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This sonnet, like many others by Shakespeare, concerns itself with how we define ourselves and what gives us glory and greatness in the eyes of the world. The poem begins by listing examples of some of the things that provide men with status: birth, skill, wealth and possessions are all mentioned as bestowing upon some men glory. However, to the speaker of this poem, these "measures" of glory are not relevant to him. The speaker has only one measure that determines whether he has importance and status or not: the love of his beloved who is addressed in this poem:

Thy love is better than high birth to me,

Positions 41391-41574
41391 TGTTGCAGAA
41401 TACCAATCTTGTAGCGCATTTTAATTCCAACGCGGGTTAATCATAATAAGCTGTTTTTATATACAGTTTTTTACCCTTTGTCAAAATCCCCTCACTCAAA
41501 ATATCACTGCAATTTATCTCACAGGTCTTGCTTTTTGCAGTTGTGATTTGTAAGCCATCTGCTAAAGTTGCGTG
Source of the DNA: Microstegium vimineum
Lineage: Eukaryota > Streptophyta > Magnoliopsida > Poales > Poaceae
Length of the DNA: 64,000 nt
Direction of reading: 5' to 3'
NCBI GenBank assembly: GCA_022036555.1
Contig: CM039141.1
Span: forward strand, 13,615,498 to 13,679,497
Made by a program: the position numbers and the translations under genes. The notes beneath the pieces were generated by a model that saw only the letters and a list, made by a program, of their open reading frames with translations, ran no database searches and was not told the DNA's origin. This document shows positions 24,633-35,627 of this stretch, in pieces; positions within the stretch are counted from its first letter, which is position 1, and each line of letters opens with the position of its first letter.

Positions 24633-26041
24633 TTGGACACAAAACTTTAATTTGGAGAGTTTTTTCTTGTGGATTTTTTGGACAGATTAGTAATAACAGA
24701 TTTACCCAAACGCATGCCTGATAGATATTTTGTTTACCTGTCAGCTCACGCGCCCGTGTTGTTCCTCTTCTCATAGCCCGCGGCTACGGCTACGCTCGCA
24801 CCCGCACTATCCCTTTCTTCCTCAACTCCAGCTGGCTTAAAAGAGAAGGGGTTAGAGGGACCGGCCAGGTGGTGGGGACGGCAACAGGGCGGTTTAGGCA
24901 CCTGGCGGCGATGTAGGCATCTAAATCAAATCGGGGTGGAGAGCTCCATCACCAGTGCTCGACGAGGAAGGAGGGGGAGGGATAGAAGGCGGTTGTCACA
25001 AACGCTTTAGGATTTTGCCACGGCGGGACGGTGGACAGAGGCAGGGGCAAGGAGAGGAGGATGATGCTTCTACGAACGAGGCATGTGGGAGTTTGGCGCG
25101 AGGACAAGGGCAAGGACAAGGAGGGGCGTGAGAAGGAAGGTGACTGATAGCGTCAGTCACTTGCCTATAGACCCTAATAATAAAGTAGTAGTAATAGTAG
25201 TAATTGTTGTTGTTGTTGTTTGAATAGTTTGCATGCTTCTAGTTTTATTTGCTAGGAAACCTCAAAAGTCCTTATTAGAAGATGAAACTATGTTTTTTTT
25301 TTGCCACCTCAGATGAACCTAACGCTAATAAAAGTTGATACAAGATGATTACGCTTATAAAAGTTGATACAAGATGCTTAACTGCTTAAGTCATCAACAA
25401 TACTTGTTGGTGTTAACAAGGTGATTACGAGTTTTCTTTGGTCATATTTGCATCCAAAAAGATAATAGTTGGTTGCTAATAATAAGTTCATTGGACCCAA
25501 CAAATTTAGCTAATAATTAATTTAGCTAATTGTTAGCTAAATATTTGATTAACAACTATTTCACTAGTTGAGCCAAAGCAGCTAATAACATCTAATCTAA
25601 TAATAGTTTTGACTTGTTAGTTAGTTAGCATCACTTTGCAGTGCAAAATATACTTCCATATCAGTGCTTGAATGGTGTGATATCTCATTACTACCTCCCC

Richer than wealth, prouder than garments' cost,
Of more delight than hawks or horses be;
And having thee, of all men's pride I boast:

Thus the love of the beloved makes the speaker feel as if he is envied by all men, no matter what their birth or how wealthy or what possessions they have. The love of the beloved allows the spaker to boast "of all men's pride." Yet, the final couplet also identifies that this is both an exhilirating and a very vulnerable state, for, if withdrawn, the absence of this love could reduce him to nothing:

Wretched in this alone, that thou mayst take
All this away and me most wretched make.

Building your own sense of importance and status around the love of another always leaves you vulnerable to being made "wretched" if that love is ended for whatever reason.

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Sonnet 91

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